The Mississippi River and Oil Pollution
One of the reasons people from other parts of the country move to Southern Louisiana are the colorful Tennesse Williams-esque characters scattered among the swamps and bayous. The Mississippi River is one of those characters. New Orleans would be nothing without this friend and foe. This weekend the River will crest at its highest peak in Louisiana since 1927 after weeks of flooding town after town nestled on its banks.
The Bonnet Carre and Morganza Spillways have been opened in some capacity to not only release pressure on the levees, but to prevent the flooding of nearly 2.4 million people in Baton Rouge and New Orleans. I live relatively close to the River in New Orleans in a neighborhood called St. Roche. Once devastated by Hurricane Katrina’s seemingly endless flooding, the people of New Orleans have a bittersweet perspective of the most current situation. It’s a heartbreaking struggle to understand why I don’t have to evacuate while thousands just south of me have been forced to do so.
Lower Mississippi Riverkeeper spent most of last week tracking the opening of the spillways. You can read their reports here:
This past Monday and Tuesday, Dean Wilson, Atchafalaya Basinkeeper, went into the Atchafalaya Basin to monitor the oil and gas platforms and pipelines that are being impacted by this rising water. Dean, who is the best swamp tour guide around, told me that the water is reaching the top of the trees in the Basin and he is even having a hard time finding his way around. This coming from a man that can go full speed in his boat, stop suddenly and explain the history of one particular Cypress that he has grown fond of over the years.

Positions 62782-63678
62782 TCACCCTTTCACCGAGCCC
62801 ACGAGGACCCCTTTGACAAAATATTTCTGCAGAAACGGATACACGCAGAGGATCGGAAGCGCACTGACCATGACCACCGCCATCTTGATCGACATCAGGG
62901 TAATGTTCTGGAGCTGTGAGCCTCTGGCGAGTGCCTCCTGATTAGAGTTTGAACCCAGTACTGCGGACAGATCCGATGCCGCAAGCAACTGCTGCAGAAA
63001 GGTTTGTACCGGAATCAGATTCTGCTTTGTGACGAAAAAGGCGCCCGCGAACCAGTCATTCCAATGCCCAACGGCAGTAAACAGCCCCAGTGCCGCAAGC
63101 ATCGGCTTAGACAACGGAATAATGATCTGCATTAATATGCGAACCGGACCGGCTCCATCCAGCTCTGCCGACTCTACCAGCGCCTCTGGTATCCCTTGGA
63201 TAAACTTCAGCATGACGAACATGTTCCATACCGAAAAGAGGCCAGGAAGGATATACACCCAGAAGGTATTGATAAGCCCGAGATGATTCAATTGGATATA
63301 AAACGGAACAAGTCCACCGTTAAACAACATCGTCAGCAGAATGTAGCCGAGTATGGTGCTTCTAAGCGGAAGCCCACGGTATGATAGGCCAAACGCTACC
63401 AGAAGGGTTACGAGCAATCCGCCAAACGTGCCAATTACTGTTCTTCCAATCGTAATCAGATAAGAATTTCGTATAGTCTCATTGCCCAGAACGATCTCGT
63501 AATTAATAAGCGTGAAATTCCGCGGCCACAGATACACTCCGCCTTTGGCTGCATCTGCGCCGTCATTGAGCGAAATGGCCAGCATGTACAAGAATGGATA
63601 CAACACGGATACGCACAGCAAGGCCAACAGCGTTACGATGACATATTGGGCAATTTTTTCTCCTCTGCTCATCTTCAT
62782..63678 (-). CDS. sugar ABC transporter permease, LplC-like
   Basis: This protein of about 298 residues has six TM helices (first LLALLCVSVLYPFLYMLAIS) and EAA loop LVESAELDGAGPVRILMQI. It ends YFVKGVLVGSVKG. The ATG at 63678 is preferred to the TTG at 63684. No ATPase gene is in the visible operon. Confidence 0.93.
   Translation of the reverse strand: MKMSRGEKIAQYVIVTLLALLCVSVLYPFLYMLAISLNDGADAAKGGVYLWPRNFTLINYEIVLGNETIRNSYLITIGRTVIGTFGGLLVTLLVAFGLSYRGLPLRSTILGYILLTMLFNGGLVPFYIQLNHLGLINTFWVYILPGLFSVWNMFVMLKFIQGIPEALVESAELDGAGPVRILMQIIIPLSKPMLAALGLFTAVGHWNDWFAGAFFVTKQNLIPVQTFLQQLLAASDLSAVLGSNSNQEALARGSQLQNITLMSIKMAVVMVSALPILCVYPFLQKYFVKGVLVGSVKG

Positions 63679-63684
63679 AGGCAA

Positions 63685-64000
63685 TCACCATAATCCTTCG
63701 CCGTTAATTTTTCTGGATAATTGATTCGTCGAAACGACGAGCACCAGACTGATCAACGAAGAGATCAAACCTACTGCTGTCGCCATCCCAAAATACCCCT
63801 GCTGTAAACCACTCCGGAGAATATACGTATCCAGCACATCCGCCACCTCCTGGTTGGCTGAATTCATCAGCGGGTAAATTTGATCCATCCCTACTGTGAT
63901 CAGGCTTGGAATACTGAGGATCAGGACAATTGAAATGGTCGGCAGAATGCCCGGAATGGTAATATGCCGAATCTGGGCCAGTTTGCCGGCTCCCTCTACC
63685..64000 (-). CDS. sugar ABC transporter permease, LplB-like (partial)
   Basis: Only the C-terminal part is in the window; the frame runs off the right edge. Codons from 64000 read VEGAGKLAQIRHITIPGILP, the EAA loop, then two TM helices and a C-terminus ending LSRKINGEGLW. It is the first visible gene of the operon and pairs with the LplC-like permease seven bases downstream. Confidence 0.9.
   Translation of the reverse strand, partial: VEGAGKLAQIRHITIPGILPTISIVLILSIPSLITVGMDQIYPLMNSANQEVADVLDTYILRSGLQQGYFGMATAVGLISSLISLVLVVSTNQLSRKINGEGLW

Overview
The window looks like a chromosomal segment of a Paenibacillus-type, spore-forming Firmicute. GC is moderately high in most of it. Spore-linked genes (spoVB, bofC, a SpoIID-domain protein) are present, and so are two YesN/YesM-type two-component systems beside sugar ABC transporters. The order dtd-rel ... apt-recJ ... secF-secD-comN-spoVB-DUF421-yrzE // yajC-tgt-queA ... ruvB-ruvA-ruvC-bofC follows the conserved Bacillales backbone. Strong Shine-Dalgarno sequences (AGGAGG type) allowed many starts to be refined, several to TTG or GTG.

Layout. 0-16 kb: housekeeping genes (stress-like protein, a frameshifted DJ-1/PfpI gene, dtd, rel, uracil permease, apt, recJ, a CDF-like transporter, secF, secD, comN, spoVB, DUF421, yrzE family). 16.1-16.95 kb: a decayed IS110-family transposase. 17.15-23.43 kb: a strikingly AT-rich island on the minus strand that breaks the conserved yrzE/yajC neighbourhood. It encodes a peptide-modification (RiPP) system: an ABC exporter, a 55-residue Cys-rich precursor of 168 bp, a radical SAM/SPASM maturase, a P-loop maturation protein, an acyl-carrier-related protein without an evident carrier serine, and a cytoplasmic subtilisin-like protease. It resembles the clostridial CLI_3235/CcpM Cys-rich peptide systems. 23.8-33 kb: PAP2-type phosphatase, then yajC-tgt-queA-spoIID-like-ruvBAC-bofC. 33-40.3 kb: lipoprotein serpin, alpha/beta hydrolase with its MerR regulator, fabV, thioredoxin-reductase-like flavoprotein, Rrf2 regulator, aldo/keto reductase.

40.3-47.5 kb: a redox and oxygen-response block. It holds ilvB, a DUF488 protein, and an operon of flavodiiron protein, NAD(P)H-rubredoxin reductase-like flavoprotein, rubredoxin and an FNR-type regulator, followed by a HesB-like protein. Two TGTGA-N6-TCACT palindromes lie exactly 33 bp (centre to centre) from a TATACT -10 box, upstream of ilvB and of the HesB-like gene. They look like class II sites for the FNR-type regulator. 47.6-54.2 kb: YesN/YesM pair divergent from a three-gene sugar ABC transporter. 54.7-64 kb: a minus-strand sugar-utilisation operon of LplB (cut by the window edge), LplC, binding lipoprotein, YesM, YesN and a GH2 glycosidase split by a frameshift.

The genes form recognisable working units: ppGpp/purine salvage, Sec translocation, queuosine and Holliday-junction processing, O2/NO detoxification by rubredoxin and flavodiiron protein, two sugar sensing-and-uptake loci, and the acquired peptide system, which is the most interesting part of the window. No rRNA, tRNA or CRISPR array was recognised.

What they found wasn’t so surprising, a mixed bag of companies responsibly prepared with their equipment tied down, some not so responsible companies and oil spills from sunken barges and pipelines that have shifted in the rising water.
We face many issues on the Guf Coast. Severe weather is just one of them. We also have a legacy of oil pollution. After the BP oil disaster last summer, the Oil Spill Commission released a report of recommendations. In that report were recommendations for creating more strategic and effective regulartory and enforcement procedures to avoid another BP oil disaster. Those recommendations have yet to be enacted. In fact not a single piece of legislation trying to do so has passed Congress. So the Gulf Coast sits in the same place it did April 19, 2010, the day before the Deepwater Horizon exploded, at risk for another devastating oil spill.
We can't stop hurricanes and flooding from hitting the shores of the Gulf Coast, but we can create stronger regulatory and enforcement policies to prevent further oil pollution from happening.